Jealousy rears its ugly head in Sims’s chilling and riveting debut. The unnamed narrator is a middle-aged evening school professor who recently separated from her husband, Nathan, after their prolonged inability to become pregnant. She lives in an unnamed city—but probably Brooklyn—down the block from a famous actress (referred to as “the actress” throughout), her screenwriter husband, and their three young children. The narrator can’t help comparing her drab life to the actress’s glamorous one and is constantly fantasizing about her fairy tale lifestyle. The narrator leads a lonely existence, but there are a few others who populate it, including Mrs. H, her nosy neighbor; Bernardo, her poetry student whom she thinks is coming on to her; and Cat, Nathan’s pet that he left behind. She does odd things such as stealing castoff objects (Birkenstocks, a child’s bike) left outside the actress’s townhouse and using them to build a shrine to her in her apartment. Then, at a block party, the narrator tries to make meaningful contact with the actress, but events conspire disastrously against her, and it’s all downhill from there, bottoming out in a tragedy. In this tightly plotted novel, Sims takes the reader fully into the mind of a woman becoming increasingly unhinged, and turns her emotionally fraught journey into a provocative tale about the dangers of coveting what belongs to another. (Jan.)

Reviewed on 10/12/2018 | Details & Permalink

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Elsey Come Home

Susan Conley. Knopf, $25.95 (256p) ISBN 978-0-525-52098-6

Probing questions about how to balance motherhood, a career, marriage, and a drinking problem resonate throughout Conley’s excellent novel narrated by an American painter looking back on her past few years in China, which were mostly spent teetering on the verge of a breakdown. When Elsey’s Dutch husband, Lukas, suggests she attend a weeklong spiritual retreat, Elsey begrudgingly capitulates to save their crumbling marriage. But the experience isn’t as woo-woo as she expects. Instead, while learning to weather the dreaded “Talking Circle” and enduring the day of silence, she alternates between closing herself off from her emotions and ruminating on her demons, including the death of her younger sister when they were children, and her inability to “understand how to be obsessed with [her] children and obsessed with [her] painting at the same time.” Elsey also befriends Mei, an esteemed painter married to another esteemed painter, whose frankness about feeling trapped in a restrictive country and marriage gives Elsey perspective. Though Elsey continues to falter and obsess over past decisions after returning home, her growing ability to tackle previously insurmountable challenges (her daughter’s appendicitis, a visit to her childhood home, AA meetings, a return to painting) proves she is slowly learning how to “be a different kind of mother. A different kind of wife.” Conley (Paris Was the Place) hits the mark on a story line that feels both high-stakes and fine-tuned. But it’s the raw desperation of Elsey’s inner dialogue that elevates the novel, making for an honest and astute depiction of the human psyche. (Jan.)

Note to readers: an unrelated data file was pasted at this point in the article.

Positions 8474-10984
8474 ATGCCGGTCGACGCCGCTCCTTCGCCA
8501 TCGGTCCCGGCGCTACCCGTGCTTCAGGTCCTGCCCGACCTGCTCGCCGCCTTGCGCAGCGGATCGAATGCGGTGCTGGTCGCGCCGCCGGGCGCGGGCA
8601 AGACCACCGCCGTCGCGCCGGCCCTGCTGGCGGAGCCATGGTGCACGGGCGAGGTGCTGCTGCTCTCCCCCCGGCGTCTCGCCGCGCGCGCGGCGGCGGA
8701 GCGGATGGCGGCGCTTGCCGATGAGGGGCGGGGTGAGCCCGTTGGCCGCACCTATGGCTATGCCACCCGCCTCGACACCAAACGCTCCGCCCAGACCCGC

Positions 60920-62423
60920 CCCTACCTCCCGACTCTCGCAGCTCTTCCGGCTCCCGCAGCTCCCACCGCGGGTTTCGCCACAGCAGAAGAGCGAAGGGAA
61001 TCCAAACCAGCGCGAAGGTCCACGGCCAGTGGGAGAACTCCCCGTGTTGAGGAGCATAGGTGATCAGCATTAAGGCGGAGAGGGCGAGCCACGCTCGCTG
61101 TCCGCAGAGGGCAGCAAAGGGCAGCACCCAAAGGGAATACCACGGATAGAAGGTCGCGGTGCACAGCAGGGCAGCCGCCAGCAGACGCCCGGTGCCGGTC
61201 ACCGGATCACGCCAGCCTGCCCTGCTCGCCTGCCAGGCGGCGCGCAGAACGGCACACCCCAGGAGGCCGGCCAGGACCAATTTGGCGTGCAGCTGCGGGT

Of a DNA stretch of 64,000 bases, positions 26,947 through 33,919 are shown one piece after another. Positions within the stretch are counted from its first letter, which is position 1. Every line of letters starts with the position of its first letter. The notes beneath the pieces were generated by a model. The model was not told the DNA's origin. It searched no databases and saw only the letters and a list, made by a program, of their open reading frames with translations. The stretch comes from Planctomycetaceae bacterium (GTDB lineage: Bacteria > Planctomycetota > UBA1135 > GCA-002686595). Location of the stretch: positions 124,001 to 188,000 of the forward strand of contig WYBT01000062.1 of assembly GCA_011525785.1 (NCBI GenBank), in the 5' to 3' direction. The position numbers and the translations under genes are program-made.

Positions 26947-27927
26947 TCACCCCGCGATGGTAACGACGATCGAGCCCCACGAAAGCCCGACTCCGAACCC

Reviewed on 10/12/2018 | Details & Permalink

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The Cost of Hope

G.S. Carr. Gabrielle O. Brown, $3.99 e-book (194p) ISBN 978-1-71955-223-3

Carr (Divorce Wars) delivers a poignant message about the meaning of freedom in the first Cost of Love historical. Carr wastes no time in vividly setting up Soleil’s dramatic and hard-hitting plight as a former slave in 1860s Alabama. After defending herself against a vicious attack by her enslaver, 22-year-old Soleil flees with her five-year-old-daughter, Hope. They are rescued by 25-year-old Alex Cummings, a powerful white plantation owner who recognizes the confused woman as Soleil Dufor, his former love interest, who mysteriously disappeared six years earlier. Soleil is a formidable and sympathetic protagonist whose role as a mother makes her both resilient and vulnerable to those threatening their freedom. Even as Soleil’s connections to wealth and her history with Alex are gradually revealed, the tension remains high as Soleil battles prejudice against former slaves and loopholes in emancipation. The message about freedom not always being simple is significant and well conveyed without being preachy or overstated. French-speaking readers may be distracted by inaccuracies in Soleil’s use of the French language, but the writing is otherwise smooth. This well-told historical romance is intense and powerful. (BookLife)

Reviewed on 10/12/2018 | Details & Permalink